Secondly, the restrictions comply with the general EU law principle of proportionality. This is because they are not a blanket ban – excluding all travel whatsoever. The Greek paradigm, for instance, showcases this respect to proportionality in the case of repatriation, since the policy of ‘selective’ repatriation is reconciled with public health objectives along with the right of Greek nationals to return back home under extenuating circumstances (i.e. if they were in need of immediate health care and could not be treated at their place of residence abroad; if they had nowhere to stay due to the termination of their apartment lease; if they were stranded in transit in airports). In these and similarly extenuating circumstances the home country would initiate repatriation procedures.

One might argue that this strategy violates the EU principle of non-discrimination, which explicitly prohibits the discriminatory treatment between EU citizens on grounds of nationality. Thus, by prioritising the entry of long-term residents, while excluding the entry of other EU citizens, one could maintain that this amounts to a violation of non-discrimination. But again, upon a test of proportionality, the violation seems to be legitimate.

Beyond the four walls of the corpus of European law, on January 28, 2020, the European Commission announced that the EU Civil Protection Mechanism had been activated at the request of France to repatriate EU citizens present in Wuhan (China). This Mechanism, the operations of which are supported by resources of member states, has also been used by Greece. One of its most complex actions – involving the Greek Civil Protection Authority, the Ministry of Foreign Affairs and airline companies – concerned the repatriation of ten Greeks from a town in Peru. The legal basis of the Mechanism is Article 196 of the Treaty on the Functioning of the European Union (TFEU), which states that the EU shall encourage cooperation between member states in order to improve the effectiveness of systems that prevent or protect from natural or man-made disasters, including acute public health emergencies, occurring both inside and outside of the Union. Therefore, once again, the EU has showed institutional flexibility despite the unprecedented nature of our times.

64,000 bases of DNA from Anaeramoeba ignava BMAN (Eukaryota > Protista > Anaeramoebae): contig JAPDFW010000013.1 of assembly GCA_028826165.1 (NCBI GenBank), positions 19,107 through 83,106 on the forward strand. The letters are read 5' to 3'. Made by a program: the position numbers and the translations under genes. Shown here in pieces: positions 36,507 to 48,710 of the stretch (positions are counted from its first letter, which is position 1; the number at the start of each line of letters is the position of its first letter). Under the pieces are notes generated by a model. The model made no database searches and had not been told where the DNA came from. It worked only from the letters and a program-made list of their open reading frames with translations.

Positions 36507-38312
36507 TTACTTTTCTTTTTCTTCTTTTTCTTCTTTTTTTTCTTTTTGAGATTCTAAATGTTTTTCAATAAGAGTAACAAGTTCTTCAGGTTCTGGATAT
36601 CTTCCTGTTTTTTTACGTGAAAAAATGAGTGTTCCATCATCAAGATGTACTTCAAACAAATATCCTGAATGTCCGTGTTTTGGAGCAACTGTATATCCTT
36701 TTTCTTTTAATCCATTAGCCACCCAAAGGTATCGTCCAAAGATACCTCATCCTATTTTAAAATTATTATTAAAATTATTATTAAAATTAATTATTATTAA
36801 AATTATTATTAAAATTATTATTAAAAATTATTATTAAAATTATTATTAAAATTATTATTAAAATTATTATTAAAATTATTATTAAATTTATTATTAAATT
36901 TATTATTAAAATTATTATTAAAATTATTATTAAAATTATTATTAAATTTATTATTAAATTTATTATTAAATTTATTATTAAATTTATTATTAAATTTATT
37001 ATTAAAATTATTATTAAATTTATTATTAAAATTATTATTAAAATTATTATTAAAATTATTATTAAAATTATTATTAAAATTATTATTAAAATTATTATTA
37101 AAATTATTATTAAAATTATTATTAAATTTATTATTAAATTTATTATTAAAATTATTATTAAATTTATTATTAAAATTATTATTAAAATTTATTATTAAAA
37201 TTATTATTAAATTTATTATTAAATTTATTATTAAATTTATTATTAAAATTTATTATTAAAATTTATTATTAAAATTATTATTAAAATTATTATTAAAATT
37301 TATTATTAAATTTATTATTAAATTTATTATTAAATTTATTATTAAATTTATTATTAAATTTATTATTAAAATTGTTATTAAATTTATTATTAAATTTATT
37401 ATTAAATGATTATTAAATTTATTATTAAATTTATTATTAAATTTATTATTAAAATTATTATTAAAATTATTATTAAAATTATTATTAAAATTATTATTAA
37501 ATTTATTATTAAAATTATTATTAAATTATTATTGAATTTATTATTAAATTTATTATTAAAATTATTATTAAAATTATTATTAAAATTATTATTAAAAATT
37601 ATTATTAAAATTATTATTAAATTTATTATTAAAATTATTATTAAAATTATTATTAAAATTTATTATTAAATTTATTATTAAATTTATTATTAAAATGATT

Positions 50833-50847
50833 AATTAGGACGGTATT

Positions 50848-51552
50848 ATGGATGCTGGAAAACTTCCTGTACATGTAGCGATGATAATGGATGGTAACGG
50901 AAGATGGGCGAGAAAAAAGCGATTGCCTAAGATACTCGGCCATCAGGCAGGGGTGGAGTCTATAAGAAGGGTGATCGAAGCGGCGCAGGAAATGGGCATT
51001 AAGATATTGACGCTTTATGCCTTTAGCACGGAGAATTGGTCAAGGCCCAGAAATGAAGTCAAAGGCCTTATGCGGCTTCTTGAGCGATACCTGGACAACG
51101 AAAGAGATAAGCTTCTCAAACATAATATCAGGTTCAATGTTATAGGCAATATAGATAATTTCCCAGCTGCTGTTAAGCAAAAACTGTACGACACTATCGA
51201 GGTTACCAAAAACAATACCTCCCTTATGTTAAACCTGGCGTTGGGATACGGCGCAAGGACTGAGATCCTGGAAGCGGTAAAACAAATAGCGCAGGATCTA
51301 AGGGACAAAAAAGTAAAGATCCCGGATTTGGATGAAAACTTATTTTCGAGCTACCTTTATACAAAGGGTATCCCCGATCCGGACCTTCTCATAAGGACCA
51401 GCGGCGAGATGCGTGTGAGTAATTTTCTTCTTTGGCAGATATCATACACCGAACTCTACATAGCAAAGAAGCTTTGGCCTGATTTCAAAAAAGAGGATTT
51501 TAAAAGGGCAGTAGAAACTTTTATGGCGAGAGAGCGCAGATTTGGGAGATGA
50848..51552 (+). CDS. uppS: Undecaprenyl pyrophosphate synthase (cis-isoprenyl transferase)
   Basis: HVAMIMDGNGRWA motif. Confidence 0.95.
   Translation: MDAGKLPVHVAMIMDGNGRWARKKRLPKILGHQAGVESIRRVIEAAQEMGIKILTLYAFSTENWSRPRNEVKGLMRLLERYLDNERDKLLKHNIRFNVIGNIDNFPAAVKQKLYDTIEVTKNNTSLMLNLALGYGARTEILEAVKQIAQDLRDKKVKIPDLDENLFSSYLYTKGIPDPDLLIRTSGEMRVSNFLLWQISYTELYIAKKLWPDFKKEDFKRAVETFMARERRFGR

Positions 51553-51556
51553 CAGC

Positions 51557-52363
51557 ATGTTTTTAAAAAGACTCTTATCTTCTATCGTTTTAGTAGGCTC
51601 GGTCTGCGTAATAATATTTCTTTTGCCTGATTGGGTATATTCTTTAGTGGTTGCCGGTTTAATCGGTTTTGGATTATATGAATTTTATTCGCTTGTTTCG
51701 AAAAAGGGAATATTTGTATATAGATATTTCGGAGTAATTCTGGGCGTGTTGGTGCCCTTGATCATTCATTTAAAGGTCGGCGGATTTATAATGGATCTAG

In the Greek context, the significance of the European legal regime in the context of repatriations was reflected in the ministerial remit of the matter. Repatriations were primarily handled by Miltiadis Varvitsiotis, the Alternate Minister of Foreign Affairs for European affairs, rather that Konstantinos Vlassis, the Deputy Minister of Diaspora Greeks, whose role might have seemed as the perfect fit for those circumstances.

As the pandemic crisis further evolves, the institutional and legal status quo of the European Union will be further challenged. Despite the commonplace criticism of the EU being a bureaucratic monolith, its legal and institutional framework seems to have been able to accommodate the complexity of our times, striking a golden mean between the personal and the collective, as well as the European and the national.

Vasiliki Poula is a Law student at the London School of Economics and a research assistant at SEESOX’s Greek Diaspora Project